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OK, I have another one that came in around 8 pm last night, same file name.

Reports Information shows "Real Time Malware Scan", Information "Finished - scanned 37 objects. Threats: 1 detected. 1 remediated" (Quarantined). If I click on the box for that line I'm given the option to delete. I don't see a way to find the path.

TIA, Dave

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Sorry, I refreshed the screen to check for responses before sending the last message but didn't see any replies. Your replies showed up after I sent my note. 🙂

There seem to be time lags. The time/date stamp for the quarantine shows "Yesterday at 8:00 pm." The reports section shows April 13, 2019 at 8:03:56. I'll try to watch for a quarantine notification but it will be difficult to pin down a single action with stuff happening in the background. 

I might have better luck turning off Malwarebytes for a few hours. The file contents of the object in question are Folder 3.4.3.1_0 with sub folder _metadata, Background html, subfolders css, omg, lib. Then files named manifest.fingerprint, manifest.json, panel.html, settings.html.

I don't know what file is safe to open/look at and I don't know if any of the above cones names helps either. 

 

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14 hours ago, RevDave said:

The file contents of the object in question are Folder 3.4.3.1_0 with sub folder _metadata, Background html, subfolders css, omg, lib. Then files named manifest.fingerprint, manifest.json, panel.html, settings.html.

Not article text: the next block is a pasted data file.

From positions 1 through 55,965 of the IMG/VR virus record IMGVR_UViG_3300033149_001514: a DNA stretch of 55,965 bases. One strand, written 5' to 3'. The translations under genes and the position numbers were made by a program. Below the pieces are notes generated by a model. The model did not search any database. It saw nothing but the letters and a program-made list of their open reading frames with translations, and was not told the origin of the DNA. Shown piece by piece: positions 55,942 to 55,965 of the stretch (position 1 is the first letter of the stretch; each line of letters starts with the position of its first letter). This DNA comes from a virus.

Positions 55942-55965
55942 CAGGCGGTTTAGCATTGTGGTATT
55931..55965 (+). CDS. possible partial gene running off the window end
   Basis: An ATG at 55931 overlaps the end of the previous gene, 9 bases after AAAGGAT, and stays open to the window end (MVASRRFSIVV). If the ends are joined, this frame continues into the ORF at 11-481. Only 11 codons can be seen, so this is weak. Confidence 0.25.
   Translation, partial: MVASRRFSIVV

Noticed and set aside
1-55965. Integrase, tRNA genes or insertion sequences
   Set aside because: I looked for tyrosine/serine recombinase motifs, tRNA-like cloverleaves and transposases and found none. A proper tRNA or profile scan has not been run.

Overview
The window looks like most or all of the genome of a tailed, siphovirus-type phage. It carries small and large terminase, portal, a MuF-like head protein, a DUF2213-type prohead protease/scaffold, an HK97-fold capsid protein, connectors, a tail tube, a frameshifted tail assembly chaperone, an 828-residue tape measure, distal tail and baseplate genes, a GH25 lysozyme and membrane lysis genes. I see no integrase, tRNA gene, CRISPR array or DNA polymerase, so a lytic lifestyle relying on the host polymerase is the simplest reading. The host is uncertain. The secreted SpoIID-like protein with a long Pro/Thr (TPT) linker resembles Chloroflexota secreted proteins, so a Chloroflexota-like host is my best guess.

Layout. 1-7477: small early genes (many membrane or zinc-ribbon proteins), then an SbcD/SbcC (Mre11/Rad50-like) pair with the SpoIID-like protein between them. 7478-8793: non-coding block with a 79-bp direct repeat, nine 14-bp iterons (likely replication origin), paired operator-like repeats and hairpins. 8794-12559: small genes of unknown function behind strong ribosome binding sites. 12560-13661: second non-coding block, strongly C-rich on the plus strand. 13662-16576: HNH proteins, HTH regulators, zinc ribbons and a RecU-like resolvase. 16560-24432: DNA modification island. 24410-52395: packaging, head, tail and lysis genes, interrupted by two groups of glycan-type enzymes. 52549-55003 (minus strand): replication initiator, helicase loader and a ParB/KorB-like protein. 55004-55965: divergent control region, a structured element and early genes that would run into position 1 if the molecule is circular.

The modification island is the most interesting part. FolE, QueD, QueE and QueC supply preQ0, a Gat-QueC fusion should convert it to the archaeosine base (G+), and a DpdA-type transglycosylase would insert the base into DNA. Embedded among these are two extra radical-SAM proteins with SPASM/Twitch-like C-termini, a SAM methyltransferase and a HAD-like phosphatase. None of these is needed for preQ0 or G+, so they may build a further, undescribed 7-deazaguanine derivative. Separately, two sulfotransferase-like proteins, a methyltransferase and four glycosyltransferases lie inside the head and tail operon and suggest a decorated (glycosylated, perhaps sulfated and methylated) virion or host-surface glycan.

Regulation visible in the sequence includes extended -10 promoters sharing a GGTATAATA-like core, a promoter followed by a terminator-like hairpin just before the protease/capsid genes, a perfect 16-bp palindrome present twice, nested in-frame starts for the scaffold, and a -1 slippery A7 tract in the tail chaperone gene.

That tells me that it's associated with a Chrome based browser extension. Could be Brave Browser, Google Chrome, Opera, Vivaldi.... I don't seem to have that same extension in any of my browsers and identifying them is always a difficult task. Contents of _metadata folders seem to vary a lot and none of mine exactly match your findings.

The "3.4.3.1_0" might uniquely identify the extension, but I have not been able to track it down. I usually figure that out by looking at the folder just above that which has a 32-character alpha file name.

You can probably get a clue as to which extension is involved by opening "manifest.json" in a text app. No harm can come of just opening any file in a text editor.

I no longer feel this is necessarily related simply to a web site you are visiting, rather it's something about a browser extension that may or may not be triggered by a site visit or might be somehow re-installing itself on a daily basis which would trigger a Real-Time scan.

The staff can probably help you when they get to work tomorrow.

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The file oodblefojaocanejnikhhjcglbaelpbp is a Chrome browser adware extension called Search Encrypt.

It may be getting synced back onto your device after each removal by Chrome Sync. Try removing it from Chrome manually, which should update Google Sync to prevent this from happening. To do so:

  1. open Chrome
  2. choose Extensions from the Window menu
  3. find the Search Encrypt extension and click its Remove button

If that doesn't work, or if Chrome doesn't allow you to remove it, post back here for further troubleshooting.